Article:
While there has been voluminous research on the impacts of tourism on destinations and local communities, this special issue focuses on how wellness tourism impacts the social sustainability (Eizenberg & Jabareen, 2017; Vallance et al., 2011) of local communities and destinations. This special issue aims to collect and generate knowledge and awareness on wellness tourism, destination case studies and empirical research on local communities’ well-being, rather than tourist perspectives. The special issue welcomes papers that expand our understanding of social sustainability as a theoretical framework, and how (within the framework of social sustainability) wellness tourism can drive a more holistic, coherent and rich understanding of sustainable tourism development and intersections with Sustainable Development Goals (SDGs), such as #1 (“No Poverty”), #3 (“Good Health and Well-being”) and #11 (“Sustainable Cities and Communities”), among others. We also welcome papers that concern small scale, and community-based forms of wellness tourism that are revitalising/invigorating local cultural heritage, which bring improved livelihood opportunities and renewed confidence/hopes to rural locations.

Importantly, we also welcome papers that extend existing definitions and Western understanding of wellness tourism or papers that include broader geographical and cultural contexts. Papers co-created with local scholarship in developing (Asian) countries, and papers that draw from non-Western, local knowledge are especially encouraged. This is because research is often disconnected from the local knowledge related to traditional wellness practices, with subsequent misunderstanding of wellness tourism impacts on local culture and economies, and communities.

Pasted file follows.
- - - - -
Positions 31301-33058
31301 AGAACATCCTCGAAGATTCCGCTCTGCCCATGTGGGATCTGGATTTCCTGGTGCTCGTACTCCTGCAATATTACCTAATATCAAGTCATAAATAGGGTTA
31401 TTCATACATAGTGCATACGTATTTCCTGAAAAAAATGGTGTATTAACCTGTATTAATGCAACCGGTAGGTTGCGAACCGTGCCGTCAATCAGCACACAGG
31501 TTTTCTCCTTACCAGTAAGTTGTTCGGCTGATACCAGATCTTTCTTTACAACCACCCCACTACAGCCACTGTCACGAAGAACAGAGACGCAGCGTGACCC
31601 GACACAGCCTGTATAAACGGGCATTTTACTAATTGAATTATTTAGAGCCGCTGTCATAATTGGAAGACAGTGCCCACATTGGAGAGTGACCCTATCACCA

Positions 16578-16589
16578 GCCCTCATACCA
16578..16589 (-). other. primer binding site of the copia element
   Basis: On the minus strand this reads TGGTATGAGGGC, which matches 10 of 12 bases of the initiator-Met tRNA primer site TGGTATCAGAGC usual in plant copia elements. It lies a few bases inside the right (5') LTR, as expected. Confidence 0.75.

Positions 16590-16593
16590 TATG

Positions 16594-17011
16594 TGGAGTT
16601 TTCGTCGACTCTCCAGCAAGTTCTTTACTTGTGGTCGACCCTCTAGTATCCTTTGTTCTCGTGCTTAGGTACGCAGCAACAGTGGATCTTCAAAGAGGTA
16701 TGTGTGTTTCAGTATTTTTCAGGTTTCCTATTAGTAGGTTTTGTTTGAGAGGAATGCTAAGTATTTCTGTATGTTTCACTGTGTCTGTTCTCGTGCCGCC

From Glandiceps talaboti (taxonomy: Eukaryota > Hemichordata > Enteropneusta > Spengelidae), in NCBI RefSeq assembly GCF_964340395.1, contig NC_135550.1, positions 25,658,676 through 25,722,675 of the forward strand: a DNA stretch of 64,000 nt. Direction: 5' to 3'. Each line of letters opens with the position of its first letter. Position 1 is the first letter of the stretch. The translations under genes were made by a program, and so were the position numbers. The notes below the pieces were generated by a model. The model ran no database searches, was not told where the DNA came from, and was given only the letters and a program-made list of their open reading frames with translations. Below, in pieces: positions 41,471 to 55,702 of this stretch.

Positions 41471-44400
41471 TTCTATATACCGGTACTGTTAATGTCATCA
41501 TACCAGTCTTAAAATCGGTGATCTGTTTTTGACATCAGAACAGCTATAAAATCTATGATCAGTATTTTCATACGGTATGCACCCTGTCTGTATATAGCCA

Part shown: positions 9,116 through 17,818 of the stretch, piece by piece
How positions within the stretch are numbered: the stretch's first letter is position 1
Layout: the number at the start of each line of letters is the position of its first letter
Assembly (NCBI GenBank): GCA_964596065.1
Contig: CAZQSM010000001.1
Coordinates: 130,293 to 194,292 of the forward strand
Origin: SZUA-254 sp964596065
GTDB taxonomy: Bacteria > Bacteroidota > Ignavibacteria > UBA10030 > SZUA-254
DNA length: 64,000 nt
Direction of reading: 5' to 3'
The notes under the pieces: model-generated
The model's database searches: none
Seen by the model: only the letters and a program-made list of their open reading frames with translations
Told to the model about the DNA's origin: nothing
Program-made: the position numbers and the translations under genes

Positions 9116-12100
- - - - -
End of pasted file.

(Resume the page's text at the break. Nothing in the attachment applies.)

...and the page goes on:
Thus, to achieve a holistic understanding of the topic area, we are soliciting contributions from both international and local scholars in critical tourism studies, anthropology, geography, development studies, health studies, education, hospitality management, sociology, and more. Possible areas of interest include (but not limited to) the following topics:

  • Social sustainability of wellness tourism in the ‘Global South’
  • Wellness tourism and its contributions to UN SDGs (e.g., No Poverty)
  • Wellness tourism and community well-being enhancement
  • Wellness tourism in rural destinations and rural development
  • COVID-19 and emerging shifts in wellness tourist demand
  • Domestic wellness tourism during the COVID-19 period and the future
  • Diverse concepts, heritage and practices of wellness
  • Wellness tourism in non-Western contexts
  • Wellness tourism, local scholarship, and knowledge co-creation
  • Wellness tourism and transformational experiences

Submission Instructions

Expressions of interest are welcome in the form of an extended abstract (1000-1200 words excluding references), by 15 March 2022 to be sent to co-editors, Jaeyeon Choe ([email protected]) and Michael Di Giovine ([email protected]). Abstracts should include the title, authorship, author affiliation(s) and contact information and keywords (maximum six).

The authors who submit abstracts will be informed on the outcome of the abstract review no later than 15 April 2022. For those who are invited to prepare full manuscripts, the deadline for the submission of full papers will be 1 December 2022. All full paper submissions will be subject to the normal peer review processes of the Tourism Recreation Research.

Contributors should follow the journal’s “Instructions for Authors”. An invitation from the guest editors to submit a full paper does not guarantee publication.

-Estimated timeline from call for papers to publication:

  • Expressions of interest/abstract due: 15 March 2022
  • Accepted/rejected abstracts notified 15 April 2022
  • Invited full papers due on or before 1 December 2022
  • Anticipated special issue publication 1 December 2023

Instructions for AuthorsSubmit an Article